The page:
Monday, April 16, 2012

Memory Mondays: Musicals!

Little Courtney and Dad!
Beauty & The Beast: Precursor to my love of theatre
*insert cliche opening about musical theatre here* "There's no business like show business! Like no business I know. Nowhere can you get that happy feeling when you are stealing that extra bow."

 Ok now that I've gotten that out of my system, it's on with the show! Musical theatre has always been a huge part of my life. I grew up on the Disney VHS tapes filled with plenty of songs and splendor. That love of story through song quickly moved over to full musical theatre productions.

I really have to thank my dad for that. My Dad took me to my first "legit" touring production when I was six. Beauty and the Beast was in town at the now defunct Mechanic Theatre in Baltimore. However, I told my Art teacher, "I'm seeing a show on Broadway tonight." My little brain did not yet realize Broadway is a place, not a concept of live theatre. I remember dressing up in my finest attire and heading downtown for the big show.  We sat in our mezzanine seats, and from the moment that the curtain rose, I was hooked. My favorite movie came alive right before my eyes. It was way better than any 3-D movie re-release.

A few years later, I moved on from the disney corporation generated musicals to the more classic musicals of the "Golden Age." My first was The Music Man. I again can thank my Dad for that. I remember coming down the stairs one evening because I couldn't sleep. My Dad and StepMom had just begun to watch The Music Man. They allowed me to stay downstairs, and I was once again enamored with what I saw on screen: the sweet songs, the big dance numbers, and the beautiful love story. Shortly thereafter, The Music Man came into town, and we went and saw it. I was probably the only eight year old in the theatre.

My collection of Playbills!
The Music Man was the first one I saved
I believe my next musical obsession was the movie version of Chicago. My Dad told me about it, and I thought it sounded pretty cool. I mean come on, a murder plot, snazzy songs, and all that jazz? I probably shouldn't have seen it when I was only ten years old but whatever. I absolutely loved it, and I even begged my Dad to take me to see it again. When the soundtrack came out, I wore that CD into the ground. I could probably still recite every line for you.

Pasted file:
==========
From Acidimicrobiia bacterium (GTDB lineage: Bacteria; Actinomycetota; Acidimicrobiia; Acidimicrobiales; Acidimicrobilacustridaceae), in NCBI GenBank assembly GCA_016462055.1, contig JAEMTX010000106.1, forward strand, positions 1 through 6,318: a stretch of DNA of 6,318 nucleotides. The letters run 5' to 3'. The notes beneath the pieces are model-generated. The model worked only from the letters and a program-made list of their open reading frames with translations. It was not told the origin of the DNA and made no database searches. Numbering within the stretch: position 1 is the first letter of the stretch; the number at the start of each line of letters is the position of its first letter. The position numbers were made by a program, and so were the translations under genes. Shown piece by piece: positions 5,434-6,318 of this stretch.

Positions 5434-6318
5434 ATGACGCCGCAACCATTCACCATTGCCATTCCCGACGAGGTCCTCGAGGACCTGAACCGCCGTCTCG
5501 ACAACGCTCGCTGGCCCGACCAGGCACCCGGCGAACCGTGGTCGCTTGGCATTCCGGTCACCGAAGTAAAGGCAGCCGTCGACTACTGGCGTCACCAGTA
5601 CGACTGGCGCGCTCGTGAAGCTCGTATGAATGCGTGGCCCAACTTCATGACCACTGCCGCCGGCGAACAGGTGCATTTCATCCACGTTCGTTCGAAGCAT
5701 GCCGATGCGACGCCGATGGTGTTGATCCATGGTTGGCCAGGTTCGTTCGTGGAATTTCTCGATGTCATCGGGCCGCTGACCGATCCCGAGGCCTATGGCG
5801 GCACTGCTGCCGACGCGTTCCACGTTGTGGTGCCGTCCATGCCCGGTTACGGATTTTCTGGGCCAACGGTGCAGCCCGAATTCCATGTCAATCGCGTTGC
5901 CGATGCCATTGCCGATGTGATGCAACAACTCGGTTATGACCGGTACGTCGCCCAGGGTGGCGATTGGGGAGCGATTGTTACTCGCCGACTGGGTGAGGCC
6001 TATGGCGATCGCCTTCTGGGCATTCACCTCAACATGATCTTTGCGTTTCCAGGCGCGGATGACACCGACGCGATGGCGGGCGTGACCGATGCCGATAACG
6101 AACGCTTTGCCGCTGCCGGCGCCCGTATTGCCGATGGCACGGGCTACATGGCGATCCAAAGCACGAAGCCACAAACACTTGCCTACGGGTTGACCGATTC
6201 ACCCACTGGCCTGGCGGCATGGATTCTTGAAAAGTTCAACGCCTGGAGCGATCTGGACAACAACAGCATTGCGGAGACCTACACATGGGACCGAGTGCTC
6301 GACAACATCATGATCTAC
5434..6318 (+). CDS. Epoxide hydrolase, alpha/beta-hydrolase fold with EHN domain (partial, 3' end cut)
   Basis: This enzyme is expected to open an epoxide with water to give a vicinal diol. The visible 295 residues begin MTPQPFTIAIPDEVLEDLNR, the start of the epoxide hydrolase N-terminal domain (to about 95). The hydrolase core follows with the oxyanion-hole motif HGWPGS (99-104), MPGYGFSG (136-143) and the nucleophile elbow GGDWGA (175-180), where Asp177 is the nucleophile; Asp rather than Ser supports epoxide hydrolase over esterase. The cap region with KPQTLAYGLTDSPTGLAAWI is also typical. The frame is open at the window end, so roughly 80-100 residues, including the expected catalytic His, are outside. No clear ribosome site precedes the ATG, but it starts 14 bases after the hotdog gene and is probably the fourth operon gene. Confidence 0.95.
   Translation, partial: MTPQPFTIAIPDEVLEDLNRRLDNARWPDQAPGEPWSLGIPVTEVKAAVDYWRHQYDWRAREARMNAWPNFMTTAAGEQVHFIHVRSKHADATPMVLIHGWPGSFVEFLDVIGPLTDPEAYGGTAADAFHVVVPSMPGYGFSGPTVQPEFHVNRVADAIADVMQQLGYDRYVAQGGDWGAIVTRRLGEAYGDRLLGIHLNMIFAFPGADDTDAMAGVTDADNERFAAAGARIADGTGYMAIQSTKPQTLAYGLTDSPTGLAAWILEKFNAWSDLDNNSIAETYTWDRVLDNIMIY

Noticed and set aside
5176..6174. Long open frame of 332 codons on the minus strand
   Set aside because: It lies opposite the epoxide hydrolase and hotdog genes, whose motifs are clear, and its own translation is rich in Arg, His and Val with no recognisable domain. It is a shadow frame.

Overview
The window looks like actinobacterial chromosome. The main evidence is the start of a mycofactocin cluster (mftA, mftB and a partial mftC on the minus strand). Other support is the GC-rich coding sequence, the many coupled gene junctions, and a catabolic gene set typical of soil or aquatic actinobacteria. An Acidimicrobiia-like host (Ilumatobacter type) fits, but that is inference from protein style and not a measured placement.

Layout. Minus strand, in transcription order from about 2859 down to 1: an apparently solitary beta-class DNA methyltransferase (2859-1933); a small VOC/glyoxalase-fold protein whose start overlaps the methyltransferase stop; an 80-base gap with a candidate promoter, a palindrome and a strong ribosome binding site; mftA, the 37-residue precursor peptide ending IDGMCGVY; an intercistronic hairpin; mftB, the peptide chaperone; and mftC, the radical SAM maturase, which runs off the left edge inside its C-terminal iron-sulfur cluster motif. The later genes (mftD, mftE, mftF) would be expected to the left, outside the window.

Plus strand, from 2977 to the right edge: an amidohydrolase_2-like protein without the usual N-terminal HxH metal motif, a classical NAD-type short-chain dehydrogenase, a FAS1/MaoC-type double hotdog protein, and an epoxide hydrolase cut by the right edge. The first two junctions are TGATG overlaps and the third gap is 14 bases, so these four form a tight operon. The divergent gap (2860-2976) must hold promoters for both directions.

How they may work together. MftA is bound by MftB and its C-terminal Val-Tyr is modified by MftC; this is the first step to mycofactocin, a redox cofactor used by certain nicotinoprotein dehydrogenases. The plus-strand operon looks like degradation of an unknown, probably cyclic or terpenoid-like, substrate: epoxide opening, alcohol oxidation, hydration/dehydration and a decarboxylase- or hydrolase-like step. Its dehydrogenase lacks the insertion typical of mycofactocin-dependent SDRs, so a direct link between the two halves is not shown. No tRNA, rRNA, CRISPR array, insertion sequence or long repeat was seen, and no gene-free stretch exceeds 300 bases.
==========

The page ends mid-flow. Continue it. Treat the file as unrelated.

That next summer my parents enrolled me in theatre camp. There I really found my love of the stage. I had been enrolled in dance classes since I was in diapers, but hadn't thought of acting. I completely credit my quick thinking abilities and wit to all the improv exercises I participated in at camp. Those were my favorites.

Big Courtney & Dad!
Still enjoying theatre :) 
After middle school summer camps, I did the high school productions. (Fittingly, my first performance was in The Music Man) I can dance, but I can't sing to save my life, so I often stayed in the chorus. However I always danced and reacted my heart out on that stage. I even saw the behind the scenes aspect as Assistant Director for Suessical my senior year. Even though I no longer participate in acting, I still appreciate good theatre.

I'm a big fan of the TKTS booth in NYC, and I love seeing National Tours at the Hippodrome. A part of me misses the feeling of being up on stage, both my dance recitals in the early 90s and my high school productions.

Just this past weekend, I once again felt that longing for it. My Dad took me to see a production of my all time favorite show, Into the Woods. (Side note: If you like Stephen Sondheim we can totally be best friends). It was beautifully done and well cast.

I hope to continue this appreciation for theatre through old age. I will be that frail, little, 80 year old woman rocking out to a local production of Hair. I'm all about supporting the arts.

I guess in order to wrap this up I should bring it back to the beginning. Thanks Dad for sparking my love of theatre! Sentimental moment: I know I'll always cherish it for the rest of my life.

May all your memories be meaningful,

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